Treasures galore in Church archives

By Matthew Biddle 

DENIS Connor might just be the happiest Catholic in Canberra when the administrative offices of the Archdiocese move to Manuka in 2017.

The move will enable the Archdiocesan archivist to bring together various items of historical importance into one location for the first time since the collection of archives began.

Currently, items are stored in several locations around the Archdiocese, limiting their accessibility, Mr Connor said.

“We don’t have one main storage area,” he said. “But the plan is that we’ll have everything in the one spot at Manuka. We’ll have an archivist office, an archivist work area, and a reading room facility so people can come in and use the collection.”

A professional archivist, Mr Connor worked at the National Archives of Australia for more than 30 years, before agreeing to a part-time role with the Archdiocese three years ago.

“I’ve always had a love of Australian history, right from my school days,” he said.

“This is a very different collection to a Commonwealth Government collection and I’m learning all the time. I have a passion to make sure that the records are safely kept and looked after.”

The collection of archives includes letters written by the first Bishop of Goulburn William Lanigan and his successor John Gallagher, various records, documents, and a number of historical objects.

“We’re very lucky, we’ve got quite a good administrative collection,” Mr Connor said.

“We’ve also got framed photographs, we’ve got statues, there are some collections of vestments, and there are portable Mass kits which priests would have had when they travelled on horseback in the early days.”

With items dating back to the mid-1800s, Mr Connor said the archives were an important reminder of the history of the Church in the region.

“It’s the memory of the Archdiocese and the former Diocese of Goulburn, and that’s what archives are all about really,” he said.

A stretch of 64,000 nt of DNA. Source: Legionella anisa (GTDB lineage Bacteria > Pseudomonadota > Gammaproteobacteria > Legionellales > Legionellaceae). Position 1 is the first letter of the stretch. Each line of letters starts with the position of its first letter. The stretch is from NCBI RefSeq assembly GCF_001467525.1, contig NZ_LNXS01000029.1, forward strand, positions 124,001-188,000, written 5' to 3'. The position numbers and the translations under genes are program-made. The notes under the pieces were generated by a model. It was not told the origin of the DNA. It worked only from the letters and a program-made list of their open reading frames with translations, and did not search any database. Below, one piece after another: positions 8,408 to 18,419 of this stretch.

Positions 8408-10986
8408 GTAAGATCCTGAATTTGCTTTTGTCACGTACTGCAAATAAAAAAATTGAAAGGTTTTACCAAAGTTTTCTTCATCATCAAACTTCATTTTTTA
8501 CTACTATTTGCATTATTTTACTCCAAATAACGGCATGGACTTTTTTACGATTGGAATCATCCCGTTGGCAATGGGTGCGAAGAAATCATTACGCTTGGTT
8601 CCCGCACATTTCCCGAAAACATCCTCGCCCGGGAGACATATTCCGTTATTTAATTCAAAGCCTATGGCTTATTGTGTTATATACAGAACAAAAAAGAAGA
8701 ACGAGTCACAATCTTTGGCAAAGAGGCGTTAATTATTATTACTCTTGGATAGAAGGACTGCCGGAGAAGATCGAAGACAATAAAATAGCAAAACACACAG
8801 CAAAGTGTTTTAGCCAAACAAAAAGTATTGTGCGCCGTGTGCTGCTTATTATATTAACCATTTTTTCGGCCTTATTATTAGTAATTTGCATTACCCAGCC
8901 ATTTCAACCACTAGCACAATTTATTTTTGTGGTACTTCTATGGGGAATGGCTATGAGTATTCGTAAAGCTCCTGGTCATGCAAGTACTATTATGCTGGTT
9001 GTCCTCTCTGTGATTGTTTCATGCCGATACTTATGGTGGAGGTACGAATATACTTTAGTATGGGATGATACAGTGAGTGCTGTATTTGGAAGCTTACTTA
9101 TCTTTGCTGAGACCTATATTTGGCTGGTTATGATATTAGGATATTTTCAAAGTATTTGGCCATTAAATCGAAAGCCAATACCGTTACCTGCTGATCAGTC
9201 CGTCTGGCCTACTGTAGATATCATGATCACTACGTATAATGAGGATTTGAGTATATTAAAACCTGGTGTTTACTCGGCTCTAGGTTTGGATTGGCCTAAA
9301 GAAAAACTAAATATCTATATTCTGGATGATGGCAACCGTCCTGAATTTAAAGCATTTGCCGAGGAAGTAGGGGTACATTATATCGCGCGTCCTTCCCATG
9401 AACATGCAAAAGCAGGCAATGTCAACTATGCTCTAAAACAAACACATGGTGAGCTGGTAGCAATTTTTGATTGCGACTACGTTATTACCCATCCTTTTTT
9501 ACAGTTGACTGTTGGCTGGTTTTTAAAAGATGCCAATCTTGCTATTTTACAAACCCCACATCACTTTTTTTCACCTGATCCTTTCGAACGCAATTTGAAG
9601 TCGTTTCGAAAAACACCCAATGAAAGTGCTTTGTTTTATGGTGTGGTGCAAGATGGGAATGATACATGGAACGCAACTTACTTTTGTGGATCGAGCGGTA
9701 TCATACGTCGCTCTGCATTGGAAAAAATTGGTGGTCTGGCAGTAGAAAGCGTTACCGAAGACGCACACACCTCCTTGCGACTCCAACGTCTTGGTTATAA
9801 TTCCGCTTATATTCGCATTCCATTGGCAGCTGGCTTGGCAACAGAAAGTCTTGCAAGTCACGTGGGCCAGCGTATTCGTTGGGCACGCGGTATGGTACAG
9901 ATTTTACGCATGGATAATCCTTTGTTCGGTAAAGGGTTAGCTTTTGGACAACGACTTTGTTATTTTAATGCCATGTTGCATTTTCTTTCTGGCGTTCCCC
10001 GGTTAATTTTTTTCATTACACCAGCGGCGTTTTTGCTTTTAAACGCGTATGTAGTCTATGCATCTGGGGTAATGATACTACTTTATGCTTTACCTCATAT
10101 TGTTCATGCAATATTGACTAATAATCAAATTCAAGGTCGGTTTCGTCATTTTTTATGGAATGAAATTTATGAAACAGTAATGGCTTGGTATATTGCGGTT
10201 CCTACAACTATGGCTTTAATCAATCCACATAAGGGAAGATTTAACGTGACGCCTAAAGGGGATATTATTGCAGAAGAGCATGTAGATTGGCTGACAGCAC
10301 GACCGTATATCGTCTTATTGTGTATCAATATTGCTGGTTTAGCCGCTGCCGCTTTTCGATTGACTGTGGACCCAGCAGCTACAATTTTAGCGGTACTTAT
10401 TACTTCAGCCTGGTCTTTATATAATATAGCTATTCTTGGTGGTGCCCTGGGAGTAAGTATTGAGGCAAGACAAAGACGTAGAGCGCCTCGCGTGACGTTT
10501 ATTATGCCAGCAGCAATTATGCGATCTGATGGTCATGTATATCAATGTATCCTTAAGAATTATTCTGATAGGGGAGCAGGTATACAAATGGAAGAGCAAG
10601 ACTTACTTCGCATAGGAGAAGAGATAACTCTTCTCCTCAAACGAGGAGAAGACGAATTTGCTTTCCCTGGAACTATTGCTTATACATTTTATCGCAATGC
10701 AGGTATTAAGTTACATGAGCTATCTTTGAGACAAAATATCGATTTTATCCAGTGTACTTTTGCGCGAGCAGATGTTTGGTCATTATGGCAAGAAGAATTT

“From a more strict business notion, it’s also the evidence of the legal existence of the Archdiocese, the evidence of the way it’s conducted itself.”

Although every item in the archives is unique and important, Mr Connor said some individuals owned particularly significant items.

“One of the really important, valuable collections for this Archdiocese that’s coming into our custody is the research collection of Fr Brian Maher,” he said.

“As he’s ready, he’s passing us his research notes and his publications from the great work that he’s done… we regard that as a really valuable and important reference resource for this Archdiocese.”

In June Mr Connor and Archdiocesan Chancellor Fr Julian Wellspring attended the national gathering of Catholic Diocesan archivists in Sydney.

The group meets each year to promote contact and support among the archivists, giving them a chance to share ideas with those doing similar work.

Fr Julian said that at this year’s meeting, the idea of making the feast day of St Lawrence – August 10 – a ‘Diocesan Archives Day’ was proposed.

“St Lawrence was responsible for looking after the temporal goods of the Church and the archives are a part of that, so he’s been regarded as the patron of archivists for some years,” he said.

According to tradition, St Lawrence, a third-century martyr, was responsible for the written archives and records of the early Church.